Outgoing Undersecretary of State in Italy Says Country Should Stick to Shared-Liquidity Agreement

March 12, 2018 by Carolyn J Dawson

Pier Paolo BarettaIt was recently reported that Party Poker has set its sights on the shared-liquidity poker network of Europe. The network, which when it fully comes to fruition will see Spain, France, Portugal and Italy provide prize pools for all poker players to participate in, is still in the early stages of coming into full operation. However, Spain and France are already successfully uniting their players to compete for large pools of money.

One country that a lot of speculation has been made about though is Italy. There were doubts that, even though Italy signed the agreement to become a part of the network, it wouldn’t uphold its end of the bargain. However, the outgoing Undersecretary of State for the Italian Finance Ministry said that Italy should apply the terms of this agreement soon. Pier Paolo Baretta, whose current responsibilities incorporate gambling regulation, has himself been a long-time supporter when it comes to the shared-liquidity network of Europe.

He went on to state that if the implementation of the shared-liquidity agreement does not happen, it could be seen as a diplomatic gaffe of some sort. This would also demonstrate a certain lack of respect towards the other three countries, according to Baretta.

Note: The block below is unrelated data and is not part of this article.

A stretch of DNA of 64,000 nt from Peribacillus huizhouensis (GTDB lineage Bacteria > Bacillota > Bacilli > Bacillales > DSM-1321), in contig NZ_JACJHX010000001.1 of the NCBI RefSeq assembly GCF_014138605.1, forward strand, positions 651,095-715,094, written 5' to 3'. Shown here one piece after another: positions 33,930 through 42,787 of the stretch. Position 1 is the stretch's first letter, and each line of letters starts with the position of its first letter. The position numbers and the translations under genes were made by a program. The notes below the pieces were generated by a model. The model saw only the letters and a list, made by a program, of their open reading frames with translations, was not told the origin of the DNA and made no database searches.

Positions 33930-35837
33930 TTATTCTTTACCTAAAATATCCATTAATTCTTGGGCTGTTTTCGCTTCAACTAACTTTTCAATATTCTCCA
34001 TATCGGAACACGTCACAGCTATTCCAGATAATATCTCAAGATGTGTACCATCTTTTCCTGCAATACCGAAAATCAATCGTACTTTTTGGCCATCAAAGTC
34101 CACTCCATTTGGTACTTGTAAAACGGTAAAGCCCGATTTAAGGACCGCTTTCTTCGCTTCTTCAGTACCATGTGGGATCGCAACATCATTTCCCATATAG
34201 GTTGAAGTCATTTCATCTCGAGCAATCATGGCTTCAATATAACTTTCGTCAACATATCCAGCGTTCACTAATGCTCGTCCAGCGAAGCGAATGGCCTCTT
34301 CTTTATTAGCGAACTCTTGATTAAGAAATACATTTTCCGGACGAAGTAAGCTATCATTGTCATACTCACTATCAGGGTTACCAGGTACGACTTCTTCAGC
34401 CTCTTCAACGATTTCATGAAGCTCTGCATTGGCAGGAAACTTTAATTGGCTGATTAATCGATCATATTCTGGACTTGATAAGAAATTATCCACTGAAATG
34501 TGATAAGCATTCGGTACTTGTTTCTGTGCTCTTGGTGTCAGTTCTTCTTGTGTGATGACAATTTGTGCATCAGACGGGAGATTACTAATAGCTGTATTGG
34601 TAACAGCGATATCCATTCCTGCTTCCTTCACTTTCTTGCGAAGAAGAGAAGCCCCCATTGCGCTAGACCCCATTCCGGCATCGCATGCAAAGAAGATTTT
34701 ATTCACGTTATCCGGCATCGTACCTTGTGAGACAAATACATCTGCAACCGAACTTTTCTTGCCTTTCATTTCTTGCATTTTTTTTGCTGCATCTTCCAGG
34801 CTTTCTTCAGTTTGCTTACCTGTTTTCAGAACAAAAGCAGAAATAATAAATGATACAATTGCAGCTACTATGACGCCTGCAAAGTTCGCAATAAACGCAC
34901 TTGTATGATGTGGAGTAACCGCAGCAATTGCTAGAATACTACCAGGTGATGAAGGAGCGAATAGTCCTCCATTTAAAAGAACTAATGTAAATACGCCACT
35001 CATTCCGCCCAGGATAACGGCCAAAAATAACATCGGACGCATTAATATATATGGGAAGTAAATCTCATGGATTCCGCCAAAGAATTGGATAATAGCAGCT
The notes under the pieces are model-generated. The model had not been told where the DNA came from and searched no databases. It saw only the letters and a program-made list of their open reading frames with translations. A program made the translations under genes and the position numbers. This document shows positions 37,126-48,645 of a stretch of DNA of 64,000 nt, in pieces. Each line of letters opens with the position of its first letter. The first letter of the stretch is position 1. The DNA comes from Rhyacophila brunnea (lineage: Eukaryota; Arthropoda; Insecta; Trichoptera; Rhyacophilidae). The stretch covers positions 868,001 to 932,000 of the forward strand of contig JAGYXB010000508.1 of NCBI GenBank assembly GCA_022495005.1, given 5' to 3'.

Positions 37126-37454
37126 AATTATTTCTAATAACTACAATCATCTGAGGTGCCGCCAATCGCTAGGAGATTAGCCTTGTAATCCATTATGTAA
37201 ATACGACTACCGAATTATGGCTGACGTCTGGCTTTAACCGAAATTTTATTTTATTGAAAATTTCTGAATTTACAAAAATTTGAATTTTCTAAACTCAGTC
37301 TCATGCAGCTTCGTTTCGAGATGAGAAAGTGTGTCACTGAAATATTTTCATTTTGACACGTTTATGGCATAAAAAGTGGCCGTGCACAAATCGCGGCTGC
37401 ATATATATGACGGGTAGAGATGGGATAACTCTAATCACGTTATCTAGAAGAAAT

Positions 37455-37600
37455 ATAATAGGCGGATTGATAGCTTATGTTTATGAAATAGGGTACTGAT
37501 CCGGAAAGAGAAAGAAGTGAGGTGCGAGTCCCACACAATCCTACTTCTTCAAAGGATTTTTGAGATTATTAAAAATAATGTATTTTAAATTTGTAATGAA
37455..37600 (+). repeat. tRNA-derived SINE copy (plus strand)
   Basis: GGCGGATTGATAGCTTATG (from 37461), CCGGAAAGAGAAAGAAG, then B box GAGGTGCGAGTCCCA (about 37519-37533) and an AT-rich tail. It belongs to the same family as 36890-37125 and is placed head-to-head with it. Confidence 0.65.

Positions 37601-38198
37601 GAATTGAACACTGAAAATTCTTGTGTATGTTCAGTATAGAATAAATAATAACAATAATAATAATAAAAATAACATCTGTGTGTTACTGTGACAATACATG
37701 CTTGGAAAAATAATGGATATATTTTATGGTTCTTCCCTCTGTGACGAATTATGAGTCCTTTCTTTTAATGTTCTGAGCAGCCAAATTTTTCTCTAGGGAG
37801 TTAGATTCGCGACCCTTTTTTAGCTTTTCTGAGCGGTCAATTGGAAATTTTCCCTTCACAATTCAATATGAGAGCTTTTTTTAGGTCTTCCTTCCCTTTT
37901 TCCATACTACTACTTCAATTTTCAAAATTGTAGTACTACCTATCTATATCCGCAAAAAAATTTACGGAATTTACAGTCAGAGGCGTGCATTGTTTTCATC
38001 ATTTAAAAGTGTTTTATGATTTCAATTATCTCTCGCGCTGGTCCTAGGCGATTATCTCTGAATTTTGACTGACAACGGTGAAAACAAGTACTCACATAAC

It was Spain and France who first united their players via the shared-liquidity network, with PokerStars providing the location for them to do so. This took place in January of 2018, and in more recent weeks, French poker operator Winamax has also obtained the necessary French licence to participate in the network. It is now just waiting for approval and a licence from the Spanish regulatory body (DGOJ).

What Next for Italy?

Mr. Baretta went on to inform local media that necessary technical checks have already taken place in Italy, making it possible for the country to join the shared-liquidity project. This basically means that the country has the ability to technically access the network. However, it now depends upon the Italian regulator to publish its technical standards framework. With this, the implementation of the shared-liquidity network can take place within its own borders. And with such, licensed operators of online poker will be able to merge player pools with the other participating countries.

There was somewhat of a delay in the process of Italy making moves towards joining the network, due to the general election. For the moment, the country is waiting to see whether the ascension of Italy to the network will launch via the current government or the new one. However, it also seems that there is a possibility that Italy will go against its original decision to join. Shared-liquidity has had a lot of political support, although there has also been quite a lot of opposition to the move too. Various influential politicians in the country have stated that they believe the project could create dire conditions for players to money launder, as well as partake in other crimes.